Slice inconsistency?

Stephen Horne $$$$$$$$$$$$$$$$$ at $$$$$$$$$$$$$$$$$$$$.co.uk
Sat Sep 27 17:12:28 CEST 2003


On 27 Sep 2003 06:45:23 -0700, roberto at dealmeida.net (Roberto A. F. De
Almeida) wrote:

>Stephen Horne <$$$$$$$$$$$$$$$$$@$$$$$$$$$$$$$$$$$$$$.co.uk> wrote in message news:<bqeanvgel9ra3va44j090bmn2l126t340g at 4ax.com>...
>> I would have expected, given that the tuple contains slice objects
>> constructed from the multiple-slice notation, that the same
>> translations would be performed on the slices that are inserted into
>> the tuple that are applied when the single slice is created.
>> 
>> That is, whether the single or multiple notation is used, and whether
>> the slice objects are placed in a tuple or not, they are constructed
>> from the tuple notation - the translation from notation to slice
>> object should be done consistently.
>
>Yes, I believe I was not very clear. This is the inconsistency I was
>talking about. (And this is with Python 2.3.1)

Hmmm.

I basically used your earlier print-the-index-to-getitem code (on
Python 2.3) and got...

"""
>>> a[:-1]
slice(None, -1, None)
"""

but then I realised I did one thing different compared with your
example - I inherited from 'object', creating a new-style class (which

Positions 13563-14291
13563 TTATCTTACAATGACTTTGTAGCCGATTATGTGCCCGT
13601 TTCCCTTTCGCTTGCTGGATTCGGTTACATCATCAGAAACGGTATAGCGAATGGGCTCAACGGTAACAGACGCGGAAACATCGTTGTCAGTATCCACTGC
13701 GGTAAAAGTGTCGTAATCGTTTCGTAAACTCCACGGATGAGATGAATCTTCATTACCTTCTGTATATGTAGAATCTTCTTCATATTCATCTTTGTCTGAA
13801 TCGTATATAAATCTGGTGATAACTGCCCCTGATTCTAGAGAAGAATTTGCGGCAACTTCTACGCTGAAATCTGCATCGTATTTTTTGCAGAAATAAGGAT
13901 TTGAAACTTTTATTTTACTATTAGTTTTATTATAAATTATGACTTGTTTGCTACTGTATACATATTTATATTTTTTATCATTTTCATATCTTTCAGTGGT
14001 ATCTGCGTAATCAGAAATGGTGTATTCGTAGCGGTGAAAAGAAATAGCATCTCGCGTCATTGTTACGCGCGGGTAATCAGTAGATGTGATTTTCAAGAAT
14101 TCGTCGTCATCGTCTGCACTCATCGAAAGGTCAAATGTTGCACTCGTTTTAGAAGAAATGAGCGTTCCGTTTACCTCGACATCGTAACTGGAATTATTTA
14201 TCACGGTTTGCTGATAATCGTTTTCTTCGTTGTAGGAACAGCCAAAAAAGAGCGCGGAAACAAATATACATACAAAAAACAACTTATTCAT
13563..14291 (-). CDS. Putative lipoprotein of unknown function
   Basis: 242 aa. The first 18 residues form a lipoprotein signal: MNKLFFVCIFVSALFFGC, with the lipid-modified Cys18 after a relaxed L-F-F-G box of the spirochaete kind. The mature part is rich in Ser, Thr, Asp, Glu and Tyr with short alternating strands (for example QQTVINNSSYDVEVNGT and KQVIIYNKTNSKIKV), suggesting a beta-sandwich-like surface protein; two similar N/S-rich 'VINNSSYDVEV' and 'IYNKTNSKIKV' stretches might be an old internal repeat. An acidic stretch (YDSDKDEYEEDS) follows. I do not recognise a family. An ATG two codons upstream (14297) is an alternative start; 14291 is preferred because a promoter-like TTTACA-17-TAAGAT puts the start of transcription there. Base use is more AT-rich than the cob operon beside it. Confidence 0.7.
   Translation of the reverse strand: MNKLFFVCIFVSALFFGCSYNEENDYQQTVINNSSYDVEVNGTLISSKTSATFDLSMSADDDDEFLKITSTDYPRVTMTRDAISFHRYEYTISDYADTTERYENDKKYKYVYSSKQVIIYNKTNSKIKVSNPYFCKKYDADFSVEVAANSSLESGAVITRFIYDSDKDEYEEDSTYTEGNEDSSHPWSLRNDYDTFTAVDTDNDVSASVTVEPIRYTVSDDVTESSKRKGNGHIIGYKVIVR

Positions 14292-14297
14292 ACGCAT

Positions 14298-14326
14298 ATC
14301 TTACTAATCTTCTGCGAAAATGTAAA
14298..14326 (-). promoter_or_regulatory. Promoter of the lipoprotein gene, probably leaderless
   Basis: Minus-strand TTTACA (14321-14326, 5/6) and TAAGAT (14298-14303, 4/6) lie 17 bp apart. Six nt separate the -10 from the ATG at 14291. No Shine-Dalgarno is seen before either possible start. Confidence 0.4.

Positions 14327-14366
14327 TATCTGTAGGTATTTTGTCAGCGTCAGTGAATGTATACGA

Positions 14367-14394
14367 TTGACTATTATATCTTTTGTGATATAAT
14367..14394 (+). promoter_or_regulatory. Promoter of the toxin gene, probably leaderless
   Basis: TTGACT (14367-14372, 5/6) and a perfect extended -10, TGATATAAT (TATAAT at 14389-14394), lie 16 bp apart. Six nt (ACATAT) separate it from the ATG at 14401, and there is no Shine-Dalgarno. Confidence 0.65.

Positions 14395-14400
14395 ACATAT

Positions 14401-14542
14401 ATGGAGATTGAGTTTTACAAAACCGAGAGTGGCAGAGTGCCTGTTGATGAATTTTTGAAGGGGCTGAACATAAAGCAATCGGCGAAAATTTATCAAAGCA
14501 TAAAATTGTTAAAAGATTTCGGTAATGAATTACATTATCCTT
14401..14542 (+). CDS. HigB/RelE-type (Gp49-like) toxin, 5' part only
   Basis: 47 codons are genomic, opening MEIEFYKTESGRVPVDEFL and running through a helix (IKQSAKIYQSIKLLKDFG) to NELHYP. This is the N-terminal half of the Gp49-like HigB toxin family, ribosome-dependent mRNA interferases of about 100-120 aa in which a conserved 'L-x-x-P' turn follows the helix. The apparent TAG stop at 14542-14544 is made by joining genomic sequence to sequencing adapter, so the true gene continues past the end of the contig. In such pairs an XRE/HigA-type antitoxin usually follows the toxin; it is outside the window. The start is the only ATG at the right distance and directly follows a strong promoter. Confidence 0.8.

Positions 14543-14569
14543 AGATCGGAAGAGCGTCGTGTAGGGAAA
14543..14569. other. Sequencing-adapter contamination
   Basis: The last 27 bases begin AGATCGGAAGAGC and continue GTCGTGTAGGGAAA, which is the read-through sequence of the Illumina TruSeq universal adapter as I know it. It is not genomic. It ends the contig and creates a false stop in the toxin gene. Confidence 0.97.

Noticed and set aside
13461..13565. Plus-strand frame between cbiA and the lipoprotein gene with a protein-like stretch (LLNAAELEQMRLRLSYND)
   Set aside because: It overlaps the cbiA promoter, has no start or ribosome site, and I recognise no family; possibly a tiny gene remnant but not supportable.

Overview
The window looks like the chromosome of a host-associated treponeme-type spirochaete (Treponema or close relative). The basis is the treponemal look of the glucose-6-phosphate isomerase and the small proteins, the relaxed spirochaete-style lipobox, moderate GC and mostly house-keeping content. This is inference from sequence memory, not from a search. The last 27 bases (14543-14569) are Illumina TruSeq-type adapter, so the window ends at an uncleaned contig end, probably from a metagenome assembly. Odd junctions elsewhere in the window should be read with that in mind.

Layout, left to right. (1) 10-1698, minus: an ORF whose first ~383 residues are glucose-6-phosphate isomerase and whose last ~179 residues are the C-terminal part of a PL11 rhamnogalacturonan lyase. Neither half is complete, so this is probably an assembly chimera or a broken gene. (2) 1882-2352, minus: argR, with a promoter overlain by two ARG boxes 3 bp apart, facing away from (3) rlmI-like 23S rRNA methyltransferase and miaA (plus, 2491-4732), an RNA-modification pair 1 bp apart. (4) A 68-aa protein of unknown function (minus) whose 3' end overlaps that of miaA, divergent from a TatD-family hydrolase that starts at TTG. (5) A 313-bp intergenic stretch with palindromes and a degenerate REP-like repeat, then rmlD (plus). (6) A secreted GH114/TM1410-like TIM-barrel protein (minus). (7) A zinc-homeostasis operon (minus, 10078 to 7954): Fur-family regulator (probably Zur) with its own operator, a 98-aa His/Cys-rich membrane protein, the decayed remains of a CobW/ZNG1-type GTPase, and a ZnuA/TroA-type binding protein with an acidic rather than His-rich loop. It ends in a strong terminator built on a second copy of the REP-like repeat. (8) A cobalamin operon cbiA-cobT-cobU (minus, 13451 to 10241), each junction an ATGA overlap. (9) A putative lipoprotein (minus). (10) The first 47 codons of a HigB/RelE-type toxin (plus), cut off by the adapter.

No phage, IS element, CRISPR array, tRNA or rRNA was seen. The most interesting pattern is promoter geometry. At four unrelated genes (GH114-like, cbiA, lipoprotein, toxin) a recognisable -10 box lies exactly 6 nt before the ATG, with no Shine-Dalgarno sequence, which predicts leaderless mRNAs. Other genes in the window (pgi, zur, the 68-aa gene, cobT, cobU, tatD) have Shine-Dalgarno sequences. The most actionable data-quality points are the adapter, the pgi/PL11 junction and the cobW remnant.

is getting to be a habit). Doing it without the inheritence from
object, I got...

"""
>>> b[:-1]
Traceback (most recent call last):
  File "<stdin>", line 1, in ?
AttributeError: y instance has no attribute '__len__'
"""

which is exactly what you got. Which suggests that the attempt to
translate that '-1' to a positive subscript is an old convenience,
kept for backward compatibility in old-style classes, but dropped for
greater generality in new-style classes.

I can understand the assumed-to-be old approach - slicing isn't
implemented at present on any builtin container except those that use
subscripts (it works on lists but not dictionaries, for example) but
in terms of generality I'm rather glad we can opt out of it by using
new style classes. While hashing doesn't support it, some
mapping-style data structures can reasonably support slicing by key -
and as in your example, even when using subscripts (as in your
example) the length may be unknown in advance, and the container may
not even have a simple scalar length.

>Data is only retrieved when you slice a variable like above, and only
>the data sliced is requested from the OPeNDAP server, instead of the
>whole range. If I use multiple slices, eg,

Makes good sense.


-- 
Steve Horne

steve at ninereeds dot fsnet dot co dot uk




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